United ISD Superintendent David Gonzalez knows what it’s like to lose a student to suicide. In 2005, during his first year as a middle school principal, a sixth-grade student at Gonzalez’s school took his life.
“This little boy was really reserved, and unfortunately, he hung himself,” Gonzalez recalled. “As principal, I was the one who had to meet with the parents, and I felt so inept.”
The experience stuck with Gonzalez. When he became superintendent of UISD in Laredo in July 2021, he knew addressing mental health and suicide prevention needed to be a top priority for the district. During the 2021-22 school year, UISD increased parent and staff training on mental health, developed a new mental health website to share relevant resources, and instituted Signs of Suicide, an evidence-based suicide prevention program for schools.
“I’ve always preached as an administrator that it’s not just about the three Rs. Our job is to teach not just the academic side. We need to teach the whole child,” said Gonzalez.
Studies conducted over the past decade have confirmed that adolescent mental health is a growing concern across the country. According to the U.S. Centers for Disease Control and Prevention’s Youth Risk Behavior Survey, the percentage of high school students who reported persistent feelings of sadness or hopelessness increased by more than 10% from 2009 to 2019, while the percentage of those who reported seriously considering suicide increased by 5%.
The COVID-19 pandemic has brought the issue into even sharper focus. Lockdowns, virtual schooling, decreased social interactions, and the high death tolls suffered by some communities have left students struggling. In the midst of all this, students, staff, parents, and district leaders are asking the question — what role do schools play in addressing student mental health?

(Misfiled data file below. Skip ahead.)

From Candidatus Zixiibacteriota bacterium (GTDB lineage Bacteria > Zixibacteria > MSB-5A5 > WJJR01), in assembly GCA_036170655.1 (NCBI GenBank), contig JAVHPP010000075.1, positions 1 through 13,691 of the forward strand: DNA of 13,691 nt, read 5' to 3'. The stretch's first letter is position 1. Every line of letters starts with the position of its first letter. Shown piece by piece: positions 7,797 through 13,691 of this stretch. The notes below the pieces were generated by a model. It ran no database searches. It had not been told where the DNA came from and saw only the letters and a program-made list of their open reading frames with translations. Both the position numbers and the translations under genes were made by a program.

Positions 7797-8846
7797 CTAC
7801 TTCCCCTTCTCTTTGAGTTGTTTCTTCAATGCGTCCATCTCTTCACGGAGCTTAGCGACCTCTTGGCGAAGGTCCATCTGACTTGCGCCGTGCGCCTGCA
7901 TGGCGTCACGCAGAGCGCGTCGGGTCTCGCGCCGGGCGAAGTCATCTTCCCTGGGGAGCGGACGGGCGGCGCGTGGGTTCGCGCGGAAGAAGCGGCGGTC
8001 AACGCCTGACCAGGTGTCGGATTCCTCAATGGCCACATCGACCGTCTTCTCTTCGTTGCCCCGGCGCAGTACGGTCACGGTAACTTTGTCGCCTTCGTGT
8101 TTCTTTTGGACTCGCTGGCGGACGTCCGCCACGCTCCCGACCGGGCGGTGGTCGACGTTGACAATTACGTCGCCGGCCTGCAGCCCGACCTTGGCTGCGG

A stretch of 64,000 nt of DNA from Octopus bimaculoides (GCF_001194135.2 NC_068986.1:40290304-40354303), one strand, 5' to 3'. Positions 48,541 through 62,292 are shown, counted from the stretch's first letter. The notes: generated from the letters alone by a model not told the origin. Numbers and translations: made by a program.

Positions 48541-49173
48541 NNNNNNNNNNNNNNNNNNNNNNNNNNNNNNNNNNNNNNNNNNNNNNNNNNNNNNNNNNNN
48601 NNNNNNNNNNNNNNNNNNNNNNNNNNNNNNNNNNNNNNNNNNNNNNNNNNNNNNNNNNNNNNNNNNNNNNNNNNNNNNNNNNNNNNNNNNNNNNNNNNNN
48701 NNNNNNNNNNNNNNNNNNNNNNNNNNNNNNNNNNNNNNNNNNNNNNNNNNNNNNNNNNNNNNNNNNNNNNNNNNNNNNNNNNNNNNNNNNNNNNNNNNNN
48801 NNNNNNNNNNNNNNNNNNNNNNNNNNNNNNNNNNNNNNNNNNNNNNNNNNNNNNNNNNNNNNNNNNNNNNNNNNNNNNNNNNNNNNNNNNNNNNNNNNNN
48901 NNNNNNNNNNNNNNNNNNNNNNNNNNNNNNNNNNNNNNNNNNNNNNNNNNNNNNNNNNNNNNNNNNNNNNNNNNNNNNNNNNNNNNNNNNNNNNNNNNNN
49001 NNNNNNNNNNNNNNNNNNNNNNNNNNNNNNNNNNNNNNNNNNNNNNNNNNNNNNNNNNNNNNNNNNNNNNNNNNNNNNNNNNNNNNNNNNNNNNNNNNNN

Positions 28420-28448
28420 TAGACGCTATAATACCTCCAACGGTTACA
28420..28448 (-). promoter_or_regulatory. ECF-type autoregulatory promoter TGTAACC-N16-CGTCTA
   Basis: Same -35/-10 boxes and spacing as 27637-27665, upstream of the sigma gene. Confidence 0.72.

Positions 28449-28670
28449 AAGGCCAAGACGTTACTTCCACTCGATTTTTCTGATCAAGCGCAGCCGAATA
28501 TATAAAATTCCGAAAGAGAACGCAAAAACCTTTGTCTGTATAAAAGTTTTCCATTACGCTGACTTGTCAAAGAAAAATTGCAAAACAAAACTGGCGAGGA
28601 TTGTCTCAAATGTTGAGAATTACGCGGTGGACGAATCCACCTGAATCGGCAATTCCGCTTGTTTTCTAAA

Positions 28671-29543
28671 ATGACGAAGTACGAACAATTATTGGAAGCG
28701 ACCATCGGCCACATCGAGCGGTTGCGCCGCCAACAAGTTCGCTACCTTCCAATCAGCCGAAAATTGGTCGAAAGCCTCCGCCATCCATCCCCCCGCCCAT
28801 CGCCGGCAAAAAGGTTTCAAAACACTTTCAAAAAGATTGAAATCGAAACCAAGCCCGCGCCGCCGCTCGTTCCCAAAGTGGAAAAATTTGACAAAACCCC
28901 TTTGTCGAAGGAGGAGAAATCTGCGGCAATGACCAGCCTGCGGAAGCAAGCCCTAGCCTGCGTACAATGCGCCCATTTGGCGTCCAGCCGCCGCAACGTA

Mental Health and Academic Success
According to Linda Garza, a licensed specialist in school psychology at UISD, addressing student mental health is “part of the new leadership challenge” for school districts. It makes sense for schools to be invested in mental health, said Garza, because of the deep connection between mental health and academic success.
“If a child does not have the skills to pay attention, to sit down, to ask the questions, and if they don’t have good peer relationships or good relationships with teachers, they can’t advance in academics,” Garza said. “All the research shows us that the moment we start providing those children with counseling services, with social emotional learning, you have an increase in standardized assessments.”
In a July 2022 Education Week webinar, panelist Clayton Barksdale, assistant principal at Cleveland Central High School in Cleveland, Mississippi, echoed those concerns. “If a child doesn’t feel safe, he or she may not be able to learn because he doesn’t feel like this is a safe learning environment — safe from any kind of violence, but also safe to be themselves,” said Barksdale. “These are children that are still growing, and they are very sensitive to everything around them, any kind of criticism.”
At Alice ISD in South Texas, a program called Capturing Kids’ Hearts provides district staff with the training and resources they need to help develop a positive classroom environment.
“Our kids sometimes may not have that socialization, especially coming back from a COVID year, so building those relationships and those social contracts, that was a big initiative for us,” said Gracie Garcia, AISD’s executive director of teaching and learning.
Capturing Kids’ Hearts consultants provide classroom observations to monitor implementation and support teachers as needed. The program, already in its third year of operation, has been a critical part of the district’s mental health strategy, said Erika Vasquez, AISD’s executive director of leadership and school improvement.
“We spend a lot of time with these kids,” said Vasquez. “They’re with us for over eight hours sometimes, and for some families and students, we’re the only thing that they have, so it’s important that we address that.”
Staffing and Resource Challenges